Even before they enter UCT, too many students have been betrayed (literally) by South Africa’s Basic Education system. Professor Jonathan Jansen has documented this ‘problem’ extensively.
At UCT, the foundational ‘problem’ is in the failure to produce skilled and highly motivated basic educators. There is no longer an undergraduate programme at UCT dedicated to producing school teachers. Current 3-year bachelors’ programmes do not produce well-rounded competent teachers.
The B.Ed. Honours Programme within UCT’s School of Education focuses on students who wish to go on to M.Ed. or Ph.D. studies. Its Postgraduate Certificate in Education (PGCE) programme is not suited to fill discipline-related gaps. Indeed, many of its entrants are unemployed, ‘knowledge-imbalanced’ M.Sc./Ph.D.-educated specialists who regard teaching as career plan ‘B’.
First, part of what is needed are balanced undergraduate curriculum streams that pre-adapt potential PGCE students to become first-class teachers. Talk to Jansen (or head-hunt him or Dr Ramphele to be the new VC) or basic-educational discipline specialists and provincial and independent educational authorities to identify what’s needed. Think about one-year crash educational programmes to upgrade already employed teachers. Specialist academic educators, get cracking and be accountable!
As classes resumed at the University of Cape Town this morning, students were greeted by human faeces dumped in the Kramer building.
— NewsFlash NewsAgency (@NewsFlash_SA) October 17, 2016
Second, all (not some) disciplinary undergraduate curricula should be reviewed by internationally respected peers to demonstrate the extent to which they equip bachelors graduates with the requisite skills to compete in the real world (get jobs). o achieve this, talk with potential employers. For example, in the event that the civil service is re-modelled to demand competency, talk to bosses there as well. Indeed, one possible strategy is to require students who receive total financial support for their studies to fill civil service positions, at least for some fixed time. This could be a good way to “pay it forward” because they may appreciate more than most what level of service is required. There is also the possibility of short crash programmes for deserving currently employed people.
This is still not enough.
Third, although all existing staff should be counselled to improve their ability to educate struggling students, key players in this exercise are staff who represent currently demographically underrepresented sectors of the South African community. To the extent that they are willing and able to go the ‘extra mile’ and excel in helping ‘disabled’ students to succeed, they should be rewarded financially (in terms of pay packets and research funds) and fast-tracked in terms of promotion.
Nevertheless, curricula should not be restricted to current politico/economic/socially relevant issues. This is reflected by a quotation from Professor Drew Faust, the first woman president of Harvard University:
“When we define higher education’s role principally as driving economic development and solving society’s most urgent problems, we risk losing sight of broader questions, of the kinds of inquiry that enable the critical stance, that build the humane perspective, that foster the restless skepticism and unbounded curiosity from which our profoundest understandings so often emerge. Too narrow a focus on the present can come at the expense of the past and future, of the long view that has always been higher learning’s special concern. How can we create minds capable of innovation if they are unable to imagine a world different from the one in which we live now? History teaches contingency; it demonstrates that the world has been different and could and will be different again.”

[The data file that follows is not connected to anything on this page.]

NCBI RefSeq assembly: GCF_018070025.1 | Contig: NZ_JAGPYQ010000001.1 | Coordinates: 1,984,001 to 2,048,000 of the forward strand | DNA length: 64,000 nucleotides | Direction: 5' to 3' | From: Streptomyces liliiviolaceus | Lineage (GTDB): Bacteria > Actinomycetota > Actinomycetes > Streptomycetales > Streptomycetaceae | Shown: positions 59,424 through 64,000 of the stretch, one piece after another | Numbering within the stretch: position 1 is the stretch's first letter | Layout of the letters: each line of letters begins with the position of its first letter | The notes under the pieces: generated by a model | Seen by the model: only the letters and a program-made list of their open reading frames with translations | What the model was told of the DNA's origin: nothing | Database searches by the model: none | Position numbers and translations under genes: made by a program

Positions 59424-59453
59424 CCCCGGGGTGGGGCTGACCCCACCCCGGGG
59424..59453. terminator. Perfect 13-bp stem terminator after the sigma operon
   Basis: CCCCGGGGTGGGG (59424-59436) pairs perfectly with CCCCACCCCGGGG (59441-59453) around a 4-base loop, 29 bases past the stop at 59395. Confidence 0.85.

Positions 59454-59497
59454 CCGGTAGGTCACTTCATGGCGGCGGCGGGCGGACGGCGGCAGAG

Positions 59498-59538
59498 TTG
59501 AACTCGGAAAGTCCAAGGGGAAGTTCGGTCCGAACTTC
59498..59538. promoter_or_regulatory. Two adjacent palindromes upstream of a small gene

These contributions need to be assessed/contrasted/debated rationally and critically inside and outside lecture theatres with those from Africa’s pre-colonial and modern history. UCT should not want to emulate Harvard. t should want Harvard to emulate UCT!
Third, where there are other ‘deficiencies’ in existing curricula, regardless of their ‘centricity’, they need to be identified and remedied to benefit graduates’ ability to deliver on national and international platforms. To achieve this, talk to leading educationalists and researchers and demand (not request) that ‘decolonists’ deliver competitive curricula to ensure that there is no compromise of educational excellence. Merely, purging existing items on the basis of alleged ‘oppressive’ connotations or ‘racial’, geographic, and age-related criteria is tantamount to educational ‘cleansing’.
This requires ALL academics and students to be accountable.
Now to what will make me some deadly enemies.
Academics need to make the most major long-term transformations. Currently, UCT’s staff is disproportionately white, male and Eurocentrically educated. If a newly appointed lecturer survives a non-rigorous review after three years’ service (and nearly all do), he/she becomes “tenured” and effectively employed for life.
This should cease and be replaced by a rigorous process similar to tenure review in the USA. Thereafter, academics should be subject to review every four years. In the event of a poor evaluation they should be counselled. After a second consecutive failure, they should be retrenched and replaced with someone who will deliver competitive and locally ‘relevant’ graduates. More accountability!
The research side of evaluation should be handled by the National Research Foundation’s rating system. Again, two strikes and you’re out.
The educational evaluation could be done internally and be based on transparent student and faculty evaluations. With regard to post-graduate educational performance, use academic ‘Darwinian’ fitness: production of graduates who find jobs and publish research. Academics who produce young Darwins or Makgobas should not just be promoted. Invest in them with ‘no strings’ funds for own-choice research and professional development!
- Emeritus Professor Tim Crowe has been associated with the University of Cape Town for more than four decades as a science student, educator/researcher/Elected Fellow. He is the husband and colleague of a UCT science student/specialist science educator/researcher (also connected for 40+ years) and the parent of a UCT graduate. For more information on Tim, click here.